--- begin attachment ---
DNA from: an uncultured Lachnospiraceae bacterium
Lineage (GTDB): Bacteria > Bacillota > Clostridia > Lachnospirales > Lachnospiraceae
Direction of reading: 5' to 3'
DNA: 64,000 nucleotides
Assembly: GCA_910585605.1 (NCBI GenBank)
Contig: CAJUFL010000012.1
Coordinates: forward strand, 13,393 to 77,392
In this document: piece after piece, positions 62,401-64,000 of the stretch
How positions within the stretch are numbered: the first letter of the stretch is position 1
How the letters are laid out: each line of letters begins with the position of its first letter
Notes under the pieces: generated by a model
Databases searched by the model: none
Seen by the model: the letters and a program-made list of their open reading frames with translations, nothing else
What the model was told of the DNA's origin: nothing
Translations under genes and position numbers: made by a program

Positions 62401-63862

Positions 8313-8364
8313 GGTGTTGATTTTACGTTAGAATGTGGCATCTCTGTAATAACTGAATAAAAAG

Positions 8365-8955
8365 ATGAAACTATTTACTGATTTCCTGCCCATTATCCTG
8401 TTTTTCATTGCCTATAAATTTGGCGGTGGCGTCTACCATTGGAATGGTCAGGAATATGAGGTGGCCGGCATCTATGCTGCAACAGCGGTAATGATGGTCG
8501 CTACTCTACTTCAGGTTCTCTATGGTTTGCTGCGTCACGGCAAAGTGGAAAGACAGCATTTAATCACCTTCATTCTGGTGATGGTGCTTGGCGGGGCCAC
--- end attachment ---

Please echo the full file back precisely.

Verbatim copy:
DNA from: an uncultured Lachnospiraceae bacterium
Lineage (GTDB): Bacteria > Bacillota > Clostridia > Lachnospirales > Lachnospiraceae
Direction of reading: 5' to 3'
DNA: 64,000 nucleotides
Assembly: GCA_910585605.1 (NCBI GenBank)
Contig: CAJUFL010000012.1
Coordinates: forward strand, 13,393 to 77,392
In this document: piece after piece, positions 62,401-64,000 of the stretch
How positions within the stretch are numbered: the first letter of the stretch is position 1
How the letters are laid out: each line of letters begins with the position of its first letter
Notes under the pieces: generated by a model
Databases searched by the model: none
Seen by the model: the letters and a program-made list of their open reading frames with translations, nothing else
What the model was told of the DNA's origin: nothing
Translations under genes and position numbers: made by a program

Positions 62401-63862

Positions 8313-8364
8313 GGTGTTGATTTTACGTTAGAATGTGGCATCTCTGTAATAACTGAATAAAAAG

Positions 8365-8955
8365 ATGAAACTATTTACTGATTTCCTGCCCATTATCCTG
8401 TTTTTCATTGCCTATAAATTTGGCGGTGGCGTCTACCATTGGAATGGTCAGGAATATGAGGTGGCCGGCATCTATGCTGCAACAGCGGTAATGATGGTCG
8501 CTACTCTACTTCAGGTTCTCTATGGTTTGCTGCGTCACGGCAAAGTGGAAAGACAGCATTTAATCACCTTCATTCTGGTGATGGTGCTTGGCGGGGCCAC